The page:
I attended the Digital Research Academy's Train the Trainer event

Thanks to the support of the e-ReproNim Fellowship I was able to attend the Digital Research Academy’s in-person “Train the Trainer” event in Munich at the start of September, and the e-ReproNim folks asked me to write up my experiences, so I figured I might as well share them here too. This was one of a pair of pilot events (one digital and one in person).

Headline: I think this fledgling organisation is headed for great things and I’m excited to be involved at this early stage!

The Digital Research Academy is a newly established grassroots trainer network that offers training sessions with the goal of improving the quality of research.

The Train the Trainer event was an opportunity to share pedagogical techniques, plan training sessions to be delivered in the future, and make group decisions about the future of the Digital Research Academy.

For my part, I delivered a session on the pedagogical technique of “research-based education” (education which aims to empower the learner as an independent agent, and dismantle the dichotomy of “teacher” and “learner”). Here’s the notes from that session.

Side note: when I say “notes”, these are an export from my logseq notes, and I actually used logseq’s presentation mode to present, and so in effect these “notes” are also “the slide deck”. I hadn’t used this feature before and I must say it was actually pretty nice! There were a couple of things that I think should maybe be tweaked (auto-resizing of images? Tiny font size for quotes?), and this is one of those features where I wonder whether it shouldn’t be a plug-in rather than part of the core program, but hey! It definitely inspired a LaTeX-like philosophy in me to focus on the content rather than the design, which I appreciated.

There were sessions on teaching using the flipped classroom technique, how to specify learning objectives, how to plan inclusive events, how to help others using a consulting framework (“Kollegiale Beratung”), and the neurobiology of learning.

Throughout these sessions, there were lots of prompts to think about how we might use these techniques in our own training sessions, and I’m grateful that Heidi consciously left lots of time in the schedule for discussions and spitballing. I started planning a training session on the subject of electronic lab notebooks (incorporating some of my work developing a system for the lab I currently work in), that hopefully I’ll deliver as part of the training network next year some time, and it was lovely to have the time to think about how to make this really good.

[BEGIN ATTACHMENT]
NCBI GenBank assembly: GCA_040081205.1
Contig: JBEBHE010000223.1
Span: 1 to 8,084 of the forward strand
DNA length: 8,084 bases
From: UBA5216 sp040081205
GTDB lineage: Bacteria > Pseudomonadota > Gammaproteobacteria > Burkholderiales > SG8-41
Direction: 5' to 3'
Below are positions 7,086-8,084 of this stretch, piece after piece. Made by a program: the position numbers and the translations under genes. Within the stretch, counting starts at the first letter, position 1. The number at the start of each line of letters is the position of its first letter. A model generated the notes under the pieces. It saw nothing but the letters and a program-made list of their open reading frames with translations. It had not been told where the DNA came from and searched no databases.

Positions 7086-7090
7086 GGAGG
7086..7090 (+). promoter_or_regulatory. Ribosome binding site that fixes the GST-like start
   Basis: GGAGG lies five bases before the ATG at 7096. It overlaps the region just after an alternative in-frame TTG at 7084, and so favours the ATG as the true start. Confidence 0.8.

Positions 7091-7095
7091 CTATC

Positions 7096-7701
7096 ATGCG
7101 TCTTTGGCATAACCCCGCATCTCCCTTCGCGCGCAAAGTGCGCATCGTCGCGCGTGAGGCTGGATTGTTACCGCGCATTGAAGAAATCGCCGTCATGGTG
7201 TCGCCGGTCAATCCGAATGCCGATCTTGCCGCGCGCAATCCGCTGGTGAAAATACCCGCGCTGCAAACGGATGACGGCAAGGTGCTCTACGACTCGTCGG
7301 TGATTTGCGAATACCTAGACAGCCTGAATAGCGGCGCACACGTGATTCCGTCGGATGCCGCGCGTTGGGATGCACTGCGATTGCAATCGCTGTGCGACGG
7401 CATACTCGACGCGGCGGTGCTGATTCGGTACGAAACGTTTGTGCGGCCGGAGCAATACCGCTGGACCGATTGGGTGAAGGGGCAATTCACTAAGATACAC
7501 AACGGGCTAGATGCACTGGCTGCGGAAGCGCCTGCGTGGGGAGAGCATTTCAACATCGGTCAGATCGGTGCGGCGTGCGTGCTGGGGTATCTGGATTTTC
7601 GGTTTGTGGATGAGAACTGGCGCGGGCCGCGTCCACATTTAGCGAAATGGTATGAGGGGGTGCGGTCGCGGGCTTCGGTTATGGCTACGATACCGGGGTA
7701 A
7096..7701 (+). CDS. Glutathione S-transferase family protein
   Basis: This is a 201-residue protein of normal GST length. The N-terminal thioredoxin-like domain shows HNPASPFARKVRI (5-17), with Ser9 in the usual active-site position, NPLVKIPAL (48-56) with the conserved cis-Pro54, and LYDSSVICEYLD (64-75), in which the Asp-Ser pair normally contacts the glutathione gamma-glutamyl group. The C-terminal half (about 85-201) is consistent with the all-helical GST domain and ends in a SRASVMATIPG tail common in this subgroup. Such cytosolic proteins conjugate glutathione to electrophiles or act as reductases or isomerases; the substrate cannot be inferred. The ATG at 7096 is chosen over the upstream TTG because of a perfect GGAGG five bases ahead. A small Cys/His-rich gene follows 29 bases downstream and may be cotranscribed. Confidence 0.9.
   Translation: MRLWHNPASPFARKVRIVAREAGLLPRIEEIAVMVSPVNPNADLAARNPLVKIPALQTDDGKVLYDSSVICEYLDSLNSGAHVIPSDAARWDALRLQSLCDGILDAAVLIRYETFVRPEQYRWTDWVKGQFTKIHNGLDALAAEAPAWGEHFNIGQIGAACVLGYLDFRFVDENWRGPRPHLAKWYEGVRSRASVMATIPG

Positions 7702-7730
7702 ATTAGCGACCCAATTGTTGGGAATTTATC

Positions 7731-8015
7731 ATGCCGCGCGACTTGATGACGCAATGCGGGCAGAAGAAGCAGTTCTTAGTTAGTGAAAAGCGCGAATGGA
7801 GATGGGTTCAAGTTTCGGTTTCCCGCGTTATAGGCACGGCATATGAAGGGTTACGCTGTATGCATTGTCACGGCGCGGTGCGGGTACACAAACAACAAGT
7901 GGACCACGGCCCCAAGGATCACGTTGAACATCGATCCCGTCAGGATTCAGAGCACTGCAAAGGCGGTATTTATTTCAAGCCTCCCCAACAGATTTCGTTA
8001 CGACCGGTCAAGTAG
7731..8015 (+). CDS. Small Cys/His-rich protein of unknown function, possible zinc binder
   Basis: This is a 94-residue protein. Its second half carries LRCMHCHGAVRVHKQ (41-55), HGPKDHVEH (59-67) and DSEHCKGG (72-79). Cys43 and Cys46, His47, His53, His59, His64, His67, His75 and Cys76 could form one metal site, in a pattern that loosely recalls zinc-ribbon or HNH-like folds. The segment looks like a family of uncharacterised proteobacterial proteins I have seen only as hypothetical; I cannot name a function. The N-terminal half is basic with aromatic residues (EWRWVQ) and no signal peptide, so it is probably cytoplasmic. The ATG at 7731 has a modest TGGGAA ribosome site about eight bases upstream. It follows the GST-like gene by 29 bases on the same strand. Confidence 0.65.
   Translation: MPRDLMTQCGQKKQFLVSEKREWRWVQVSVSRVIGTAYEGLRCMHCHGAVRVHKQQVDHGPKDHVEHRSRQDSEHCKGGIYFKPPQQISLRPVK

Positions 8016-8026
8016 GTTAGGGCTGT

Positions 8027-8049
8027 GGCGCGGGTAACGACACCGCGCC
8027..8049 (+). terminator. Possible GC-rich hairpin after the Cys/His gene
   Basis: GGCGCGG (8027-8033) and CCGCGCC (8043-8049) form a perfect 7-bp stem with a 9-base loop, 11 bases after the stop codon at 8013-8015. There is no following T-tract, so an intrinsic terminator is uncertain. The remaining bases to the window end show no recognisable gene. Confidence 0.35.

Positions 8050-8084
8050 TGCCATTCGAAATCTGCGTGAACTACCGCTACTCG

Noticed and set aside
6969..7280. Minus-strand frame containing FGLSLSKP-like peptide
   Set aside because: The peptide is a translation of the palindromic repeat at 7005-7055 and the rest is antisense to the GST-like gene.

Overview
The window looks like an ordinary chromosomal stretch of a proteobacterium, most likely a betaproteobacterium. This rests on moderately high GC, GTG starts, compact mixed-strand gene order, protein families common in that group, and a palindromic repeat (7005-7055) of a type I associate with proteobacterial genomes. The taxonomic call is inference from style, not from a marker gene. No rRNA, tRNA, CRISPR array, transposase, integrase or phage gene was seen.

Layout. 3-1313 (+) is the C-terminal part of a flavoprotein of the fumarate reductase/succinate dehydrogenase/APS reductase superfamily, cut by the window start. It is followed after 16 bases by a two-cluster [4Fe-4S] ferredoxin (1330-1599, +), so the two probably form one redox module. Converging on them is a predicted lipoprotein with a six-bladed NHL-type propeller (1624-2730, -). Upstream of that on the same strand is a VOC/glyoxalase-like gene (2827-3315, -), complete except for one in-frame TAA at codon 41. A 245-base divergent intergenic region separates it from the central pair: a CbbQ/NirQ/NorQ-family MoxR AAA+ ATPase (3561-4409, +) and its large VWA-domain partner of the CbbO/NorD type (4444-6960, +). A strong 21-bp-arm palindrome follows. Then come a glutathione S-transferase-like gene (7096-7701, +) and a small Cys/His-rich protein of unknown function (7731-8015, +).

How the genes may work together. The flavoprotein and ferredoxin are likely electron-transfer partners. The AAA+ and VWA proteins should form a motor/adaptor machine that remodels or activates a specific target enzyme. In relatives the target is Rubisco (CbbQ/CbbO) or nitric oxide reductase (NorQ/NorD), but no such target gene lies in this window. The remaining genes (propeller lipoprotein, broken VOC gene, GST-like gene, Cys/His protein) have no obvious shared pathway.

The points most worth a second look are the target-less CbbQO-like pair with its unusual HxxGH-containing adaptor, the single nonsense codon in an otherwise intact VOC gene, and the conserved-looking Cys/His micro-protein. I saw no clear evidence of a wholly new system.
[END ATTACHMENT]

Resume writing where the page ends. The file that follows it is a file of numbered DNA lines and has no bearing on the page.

As is often the case with these types of events (see the Open Science Retreat but also just conferences in general…) while the “content” was valuable, a huge part of what I value in being able to attend these events are the connections and conversations that happen beyond the content. In this case, I got to meet and build relationships with a fabulous group of people who are passionate (angry?) about many of the same things that I am: they see the inefficiencies and injustices in academia and want to do something about them. That brings me so much hope and energy.

I also got to visit a German community garden, swim in the Eisbach, and try a “semi-recumbent tandem”!

It was also fascinating to be a fly on the wall for foundational conversations that will determine the direction that this organisation takes in. The project is being led by folks with deep knowledge/wisdom/experience about the space in which this project is going to operate, and I felt very lucky to see them in action! Looking forward to seeing what comes next…

In the coming months I shall finish planning my training session, and deliver it (initially within the training network, for feedback, and then externally), drawing on the pedagogical tools I learned at the event. Thanks again to those involved, and the e-ReproNim Fellowship for providing funding for me to attend! 🙏

This post is published under a CC BY 4.0 licence.